One further issue arises with regard to the data. A substantial quantity of speech was recorded: 2 recordings on different occasions of 4 repetitions of 24 sentences, so the research is based on an impressively large set of vowel measurements. However, it is not clear why for two of the vowels the words were kept consistent, with a fixed hVd frame, but for each of the other three vowels, another phonological frame was included: for /i/, 'deed' was used in addition to three instances of 'heed'; for /a/, 'card' occurs in addition to three instances of 'hard'; and for /o/, 'board' was recorded in addition to three instances of 'hoard'. Does this not mean that the influence of the initial consonant might have increased the variation for /i, a, o/ compared to the other two vowels?

In fact, one might also question whether the general reliance on a fixed 'hVd' word shape might not substantially underestimate the degree of variation that exists in the vowels that occur in real speech data, for the degree of coarticulation from initial and final consonants may actually be quite significant.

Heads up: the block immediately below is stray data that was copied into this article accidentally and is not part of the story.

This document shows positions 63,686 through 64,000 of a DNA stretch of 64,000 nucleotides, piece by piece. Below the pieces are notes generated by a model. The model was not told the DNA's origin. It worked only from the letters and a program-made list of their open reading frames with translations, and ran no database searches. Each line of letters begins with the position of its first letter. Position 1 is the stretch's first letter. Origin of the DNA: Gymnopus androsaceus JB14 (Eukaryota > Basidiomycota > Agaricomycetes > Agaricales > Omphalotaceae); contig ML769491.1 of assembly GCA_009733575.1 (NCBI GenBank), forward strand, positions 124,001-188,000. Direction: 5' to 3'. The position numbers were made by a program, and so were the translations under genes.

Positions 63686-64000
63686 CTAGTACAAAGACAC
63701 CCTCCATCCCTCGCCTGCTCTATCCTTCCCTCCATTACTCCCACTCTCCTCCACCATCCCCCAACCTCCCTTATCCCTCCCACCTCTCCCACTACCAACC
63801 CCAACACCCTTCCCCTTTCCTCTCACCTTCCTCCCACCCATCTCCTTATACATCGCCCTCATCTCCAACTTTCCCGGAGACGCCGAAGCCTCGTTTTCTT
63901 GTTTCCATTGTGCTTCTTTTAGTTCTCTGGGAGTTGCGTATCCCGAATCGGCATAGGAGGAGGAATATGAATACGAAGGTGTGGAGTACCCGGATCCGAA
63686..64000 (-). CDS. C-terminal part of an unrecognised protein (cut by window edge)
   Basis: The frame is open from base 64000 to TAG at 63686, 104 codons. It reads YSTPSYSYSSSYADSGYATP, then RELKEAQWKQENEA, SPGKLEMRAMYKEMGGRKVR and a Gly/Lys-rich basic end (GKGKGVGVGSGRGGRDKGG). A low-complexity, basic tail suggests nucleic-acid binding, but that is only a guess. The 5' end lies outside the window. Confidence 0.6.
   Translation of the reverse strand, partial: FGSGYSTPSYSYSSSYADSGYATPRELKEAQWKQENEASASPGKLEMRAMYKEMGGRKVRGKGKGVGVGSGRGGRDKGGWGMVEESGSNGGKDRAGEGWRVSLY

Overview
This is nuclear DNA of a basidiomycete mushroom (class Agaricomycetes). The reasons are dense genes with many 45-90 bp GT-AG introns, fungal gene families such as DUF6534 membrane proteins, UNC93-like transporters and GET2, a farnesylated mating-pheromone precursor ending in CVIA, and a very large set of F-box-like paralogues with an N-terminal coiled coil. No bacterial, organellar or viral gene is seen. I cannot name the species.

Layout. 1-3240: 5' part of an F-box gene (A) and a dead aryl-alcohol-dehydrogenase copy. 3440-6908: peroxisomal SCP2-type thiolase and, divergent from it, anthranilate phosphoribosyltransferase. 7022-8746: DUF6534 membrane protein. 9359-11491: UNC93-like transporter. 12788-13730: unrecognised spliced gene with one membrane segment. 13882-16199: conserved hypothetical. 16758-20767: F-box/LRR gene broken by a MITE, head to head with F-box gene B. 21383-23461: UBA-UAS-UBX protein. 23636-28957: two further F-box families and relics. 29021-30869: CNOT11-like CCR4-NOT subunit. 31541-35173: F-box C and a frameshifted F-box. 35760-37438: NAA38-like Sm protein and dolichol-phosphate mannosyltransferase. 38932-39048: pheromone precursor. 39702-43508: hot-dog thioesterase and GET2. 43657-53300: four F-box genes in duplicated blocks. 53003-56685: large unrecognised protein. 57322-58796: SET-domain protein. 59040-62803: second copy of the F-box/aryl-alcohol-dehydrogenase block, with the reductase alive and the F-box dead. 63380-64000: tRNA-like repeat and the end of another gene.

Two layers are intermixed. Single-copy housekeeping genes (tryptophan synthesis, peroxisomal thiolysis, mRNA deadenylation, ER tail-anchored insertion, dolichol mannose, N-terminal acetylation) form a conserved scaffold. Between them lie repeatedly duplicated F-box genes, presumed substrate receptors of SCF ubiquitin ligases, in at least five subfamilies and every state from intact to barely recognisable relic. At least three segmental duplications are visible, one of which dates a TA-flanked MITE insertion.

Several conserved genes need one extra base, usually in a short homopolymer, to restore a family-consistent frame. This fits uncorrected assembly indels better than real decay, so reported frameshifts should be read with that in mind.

Nevertheless, this book does present some fascinating and exceptionally valuable results in an important area of research. The data is carefully presented even if the interpretation might have been elaborated a little, the foundations for the research are well-grounded even if there are one or two questions one might ask about the data, and many people working in this field of trying to establish the theoretical and practical foundations of forensic speaker identification will find the thoughtful consideration of so many statistical issues very useful. This book undoubtedly makes a significant and important contribution to the growing body of work on forensic phonetics, and indeed many linguists who are interested in how vowels should be represented will also find it informative and interesting.

ABOUT THE REVIEWER

David Deterding is an Associate Professor at NIE/NTU, Singapore, where he teaches phonetics, phonology, syntax, and Chinese-English translation.